Cal Newport, Digital Minimalism: Choosing a Focused Life in a Noisy World (New York: Portfolio Penguin, 2019), 284pp.
Cal Newport is a professor of computer science at Georgetown University, but you won't find him on Facebook, Twitter, or Instagram. He says that his smart phone "plays a relatively minor role" in his life. That's because he's leading the charge in what he calls "digital minimalism." And he invites us to join the resistance.
In the last five years or so, experts like Newport have documented the extent of our compulsive use of the internet and social media, especially on our smart phones (a key point of his book). There are all sorts of quantifications of our addictions. The average user spends about three hours a day looking at their smart phone screen. Only 12% spend less than an hour. In one study by Dscout, the average number of taps, swipes, and clicks was 2,617 per person per day. A 2015 study by Common Sense Media found that teenagers were consuming nine hours of media a day.
We also now know that none of this is an accident. Nor is it a character flaw in the user. Rather, this mass behavioral addiction, mood manipulation, and fear of missing out are all carefully engineered designs by the technology companies. Indeed, it is their very business model. We now realize that we the users are not the consumers but the product (our big data that we hand over), and that the real business of Silicon Valley is not programming apps but programming us. Forget about the naive mantra that "technology is neutral." Any number of high placed tech insiders like Sean Parker, the founding president of Facebook, have admitted this in public. See, for one more example, the book by Adam Alter, Irresistible: The Rise of Addictive Technology and the Business of Keeping us Hooked (2017).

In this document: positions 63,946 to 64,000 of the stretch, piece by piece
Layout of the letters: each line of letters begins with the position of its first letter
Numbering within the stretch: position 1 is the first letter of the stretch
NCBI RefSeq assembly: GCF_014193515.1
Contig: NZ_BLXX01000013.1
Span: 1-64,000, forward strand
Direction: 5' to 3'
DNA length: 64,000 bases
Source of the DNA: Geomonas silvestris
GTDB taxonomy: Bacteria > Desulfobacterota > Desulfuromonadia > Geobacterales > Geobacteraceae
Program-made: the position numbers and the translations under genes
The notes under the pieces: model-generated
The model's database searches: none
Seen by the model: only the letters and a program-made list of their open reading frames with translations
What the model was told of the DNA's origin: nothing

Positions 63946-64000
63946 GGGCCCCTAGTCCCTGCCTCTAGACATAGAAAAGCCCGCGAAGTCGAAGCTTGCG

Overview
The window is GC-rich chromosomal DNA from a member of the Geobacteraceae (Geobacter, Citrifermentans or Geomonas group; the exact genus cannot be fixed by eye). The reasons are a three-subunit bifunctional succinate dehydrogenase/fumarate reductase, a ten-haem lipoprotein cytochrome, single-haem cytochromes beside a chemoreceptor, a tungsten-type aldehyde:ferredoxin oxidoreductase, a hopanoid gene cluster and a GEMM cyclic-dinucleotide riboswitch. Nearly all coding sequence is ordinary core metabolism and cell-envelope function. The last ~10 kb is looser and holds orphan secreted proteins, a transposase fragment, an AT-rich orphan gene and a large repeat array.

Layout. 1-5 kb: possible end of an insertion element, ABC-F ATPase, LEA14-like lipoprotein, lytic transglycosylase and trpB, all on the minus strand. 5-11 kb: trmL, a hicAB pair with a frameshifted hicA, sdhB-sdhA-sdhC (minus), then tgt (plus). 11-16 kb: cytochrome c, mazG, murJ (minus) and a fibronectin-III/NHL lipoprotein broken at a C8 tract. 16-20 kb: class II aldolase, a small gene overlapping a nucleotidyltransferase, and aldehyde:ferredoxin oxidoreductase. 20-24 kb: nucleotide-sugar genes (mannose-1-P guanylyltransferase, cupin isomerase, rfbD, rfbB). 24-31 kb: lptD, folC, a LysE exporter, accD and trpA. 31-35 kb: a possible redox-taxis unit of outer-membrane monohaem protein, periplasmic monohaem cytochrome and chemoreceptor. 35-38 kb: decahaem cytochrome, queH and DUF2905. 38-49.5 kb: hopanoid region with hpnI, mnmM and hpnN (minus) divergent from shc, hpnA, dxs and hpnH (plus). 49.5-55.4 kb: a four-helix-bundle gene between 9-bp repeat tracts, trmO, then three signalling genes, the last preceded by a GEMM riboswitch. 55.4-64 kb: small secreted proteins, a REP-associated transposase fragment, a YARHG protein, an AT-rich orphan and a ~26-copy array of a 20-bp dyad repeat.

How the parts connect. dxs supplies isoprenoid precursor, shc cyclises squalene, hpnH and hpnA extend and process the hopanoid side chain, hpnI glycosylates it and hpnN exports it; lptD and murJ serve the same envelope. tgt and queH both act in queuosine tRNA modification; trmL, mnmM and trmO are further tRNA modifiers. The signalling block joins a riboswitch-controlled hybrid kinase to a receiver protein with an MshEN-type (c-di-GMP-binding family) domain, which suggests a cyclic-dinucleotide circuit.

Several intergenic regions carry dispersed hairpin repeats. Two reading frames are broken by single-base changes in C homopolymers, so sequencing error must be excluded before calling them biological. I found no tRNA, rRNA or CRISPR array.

What we need, says Newport, is not some minor life hack or readjustment. These technologies are far too powerful for such a casual response. We need nothing less than a "jarring reset" in our relationship with social media technologies. In this book he shows you how and why we all can do this, and he does so in very practical terms. His advice is based upon a study he did with 1,600 people (see his article in the April 8, 2019 NYT). Based upon what he learned in that study, Newport offers a thirty-day plan to "digitally declutter" your life. This won't be easy, he admits, but many people, each in their own way as their personal circumstances permit, are starting to relate to these technologies in much healthier ways. So, if you dare, join this "bold act of resistance" and reclaim your life.
For more on this subject, see my review of the book by Jaron Lanier, Ten Arguments for Deleting Your Social Media Accounts Right Now (New York: Henry Holt and Company, 2018), 146pp.
Dan Clendenin: email@example.com